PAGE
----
Fresh Food

Spurred by Easter, Record Meat Department Sales Continue

Sales increased 43% during the week of April 12 vs. year-ago period
Photograph: Shutterstock

The week ending April 12 not only marked an early Easter but also the sixth consecutive week of coronavirus-related grocery shopping patterns.

Since the onset of pandemic in the United States, grocery retailing conditions have been unlike anything ever experienced in history. Unprecedented purchases of pantry, refrigerated and frozen foods by consumers across the United States emptied stores for days and weeks on end, resulting in incredible sales surges and widespread out-of-stocks.

Many stores further sharpened safety measures during the week of April 12, such as metered entry, asking shoppers to limit visits to one person per cart, and encouraging consumers to shop just once a week while avoiding stocking up on any one item.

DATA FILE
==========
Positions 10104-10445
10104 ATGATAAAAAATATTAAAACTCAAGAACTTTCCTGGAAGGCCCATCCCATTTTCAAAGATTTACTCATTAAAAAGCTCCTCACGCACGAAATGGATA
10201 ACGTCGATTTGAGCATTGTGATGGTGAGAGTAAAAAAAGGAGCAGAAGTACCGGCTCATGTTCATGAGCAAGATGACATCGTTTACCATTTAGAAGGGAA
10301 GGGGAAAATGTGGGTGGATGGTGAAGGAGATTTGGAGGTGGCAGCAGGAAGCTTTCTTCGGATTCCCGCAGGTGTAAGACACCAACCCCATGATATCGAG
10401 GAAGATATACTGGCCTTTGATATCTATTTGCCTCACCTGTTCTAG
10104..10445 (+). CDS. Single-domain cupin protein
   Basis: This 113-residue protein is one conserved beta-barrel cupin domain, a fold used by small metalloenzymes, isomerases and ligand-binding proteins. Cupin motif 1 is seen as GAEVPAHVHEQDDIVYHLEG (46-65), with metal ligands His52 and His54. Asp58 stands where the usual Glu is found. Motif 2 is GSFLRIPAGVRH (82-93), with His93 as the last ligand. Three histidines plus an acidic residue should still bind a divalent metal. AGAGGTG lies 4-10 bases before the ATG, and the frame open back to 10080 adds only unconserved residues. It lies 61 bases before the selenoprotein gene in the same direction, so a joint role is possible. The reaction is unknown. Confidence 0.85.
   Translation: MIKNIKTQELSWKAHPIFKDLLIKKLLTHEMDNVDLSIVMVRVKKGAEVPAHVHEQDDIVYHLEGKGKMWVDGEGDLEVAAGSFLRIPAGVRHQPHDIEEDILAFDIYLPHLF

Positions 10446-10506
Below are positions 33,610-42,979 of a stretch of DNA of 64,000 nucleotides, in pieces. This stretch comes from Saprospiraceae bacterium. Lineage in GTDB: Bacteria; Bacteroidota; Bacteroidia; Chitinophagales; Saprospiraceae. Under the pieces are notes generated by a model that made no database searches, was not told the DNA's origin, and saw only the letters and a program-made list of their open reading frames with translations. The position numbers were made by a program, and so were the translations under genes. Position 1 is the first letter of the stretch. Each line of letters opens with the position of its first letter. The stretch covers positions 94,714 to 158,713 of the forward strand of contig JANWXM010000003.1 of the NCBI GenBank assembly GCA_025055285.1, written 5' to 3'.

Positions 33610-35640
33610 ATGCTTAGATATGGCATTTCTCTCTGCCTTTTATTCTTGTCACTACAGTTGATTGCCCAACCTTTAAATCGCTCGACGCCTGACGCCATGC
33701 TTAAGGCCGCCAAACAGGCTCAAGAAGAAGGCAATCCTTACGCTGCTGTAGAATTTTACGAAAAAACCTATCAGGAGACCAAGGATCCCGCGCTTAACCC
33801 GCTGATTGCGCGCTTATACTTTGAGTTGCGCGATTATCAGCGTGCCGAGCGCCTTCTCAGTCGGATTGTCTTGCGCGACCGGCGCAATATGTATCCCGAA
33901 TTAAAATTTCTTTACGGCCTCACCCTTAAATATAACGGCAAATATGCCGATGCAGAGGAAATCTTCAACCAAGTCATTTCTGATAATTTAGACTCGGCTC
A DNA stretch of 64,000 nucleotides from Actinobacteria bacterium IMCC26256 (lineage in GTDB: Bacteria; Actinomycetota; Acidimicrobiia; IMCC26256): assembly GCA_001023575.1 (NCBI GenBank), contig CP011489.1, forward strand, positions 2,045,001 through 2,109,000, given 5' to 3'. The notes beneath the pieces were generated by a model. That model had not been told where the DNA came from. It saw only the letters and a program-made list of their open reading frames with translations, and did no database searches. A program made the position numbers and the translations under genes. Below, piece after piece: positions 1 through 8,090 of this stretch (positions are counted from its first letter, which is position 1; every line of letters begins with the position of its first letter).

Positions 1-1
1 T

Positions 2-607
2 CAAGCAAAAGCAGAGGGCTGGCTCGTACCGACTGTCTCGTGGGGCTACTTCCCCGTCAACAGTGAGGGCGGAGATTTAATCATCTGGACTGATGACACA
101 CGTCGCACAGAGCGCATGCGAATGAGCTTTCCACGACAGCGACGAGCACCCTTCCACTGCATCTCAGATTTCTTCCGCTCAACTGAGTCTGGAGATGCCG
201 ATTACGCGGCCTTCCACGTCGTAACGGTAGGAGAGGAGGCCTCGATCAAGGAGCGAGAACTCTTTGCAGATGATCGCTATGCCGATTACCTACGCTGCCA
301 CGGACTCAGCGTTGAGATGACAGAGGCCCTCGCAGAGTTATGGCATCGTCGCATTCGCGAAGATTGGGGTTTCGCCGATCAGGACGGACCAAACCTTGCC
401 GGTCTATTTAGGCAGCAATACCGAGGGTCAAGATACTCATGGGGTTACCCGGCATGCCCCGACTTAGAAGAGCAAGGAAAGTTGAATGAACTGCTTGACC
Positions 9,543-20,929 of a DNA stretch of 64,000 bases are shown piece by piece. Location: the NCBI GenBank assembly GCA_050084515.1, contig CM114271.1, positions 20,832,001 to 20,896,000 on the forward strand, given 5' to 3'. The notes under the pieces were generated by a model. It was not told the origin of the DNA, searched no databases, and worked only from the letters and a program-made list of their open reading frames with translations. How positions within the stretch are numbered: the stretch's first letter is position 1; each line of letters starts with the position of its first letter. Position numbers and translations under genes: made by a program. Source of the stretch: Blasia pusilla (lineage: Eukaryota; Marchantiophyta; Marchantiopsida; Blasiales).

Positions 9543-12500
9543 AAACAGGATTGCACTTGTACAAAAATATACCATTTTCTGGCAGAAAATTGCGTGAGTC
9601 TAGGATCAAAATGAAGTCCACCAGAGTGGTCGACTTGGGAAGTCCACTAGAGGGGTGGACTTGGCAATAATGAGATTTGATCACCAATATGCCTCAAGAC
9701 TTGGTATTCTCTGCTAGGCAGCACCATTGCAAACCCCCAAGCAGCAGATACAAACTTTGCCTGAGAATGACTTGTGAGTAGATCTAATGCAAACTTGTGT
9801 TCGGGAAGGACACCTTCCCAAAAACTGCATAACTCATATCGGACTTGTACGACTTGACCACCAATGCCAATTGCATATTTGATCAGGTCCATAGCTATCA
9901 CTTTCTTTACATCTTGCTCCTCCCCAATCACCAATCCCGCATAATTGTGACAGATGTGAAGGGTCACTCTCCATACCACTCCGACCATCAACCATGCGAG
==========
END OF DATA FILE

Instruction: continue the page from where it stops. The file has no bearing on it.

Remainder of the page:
During these past six weeks, the meat department has emerged as the sales leader of the fresh perimeter and the week of April 12 was no different, when dollar sales increased 43% over the comparable week in 2019 and volume sales increased 36%. This means rather than slowly trending down, sales were actually up week over week as well as year over year. Total perimeter sales were up 18% and food sales, excluding fresh, were up 30%.

While sales were undoubtedly influenced by Easter, celebrations were hardly typical with most Americans under shelter-in-place mandates, which points to a continued higher everyday demand as well. All meat and poultry continued to sell far above typical levels. While small from a dollar perspective, lamb posted the highest percentage gains (108%), followed by turkey (60%). Beef continued to have the highest absolute dollar gains ($188 million). Year to date, dollar gains for total meat are up 20.2% over the comparable period in 2019.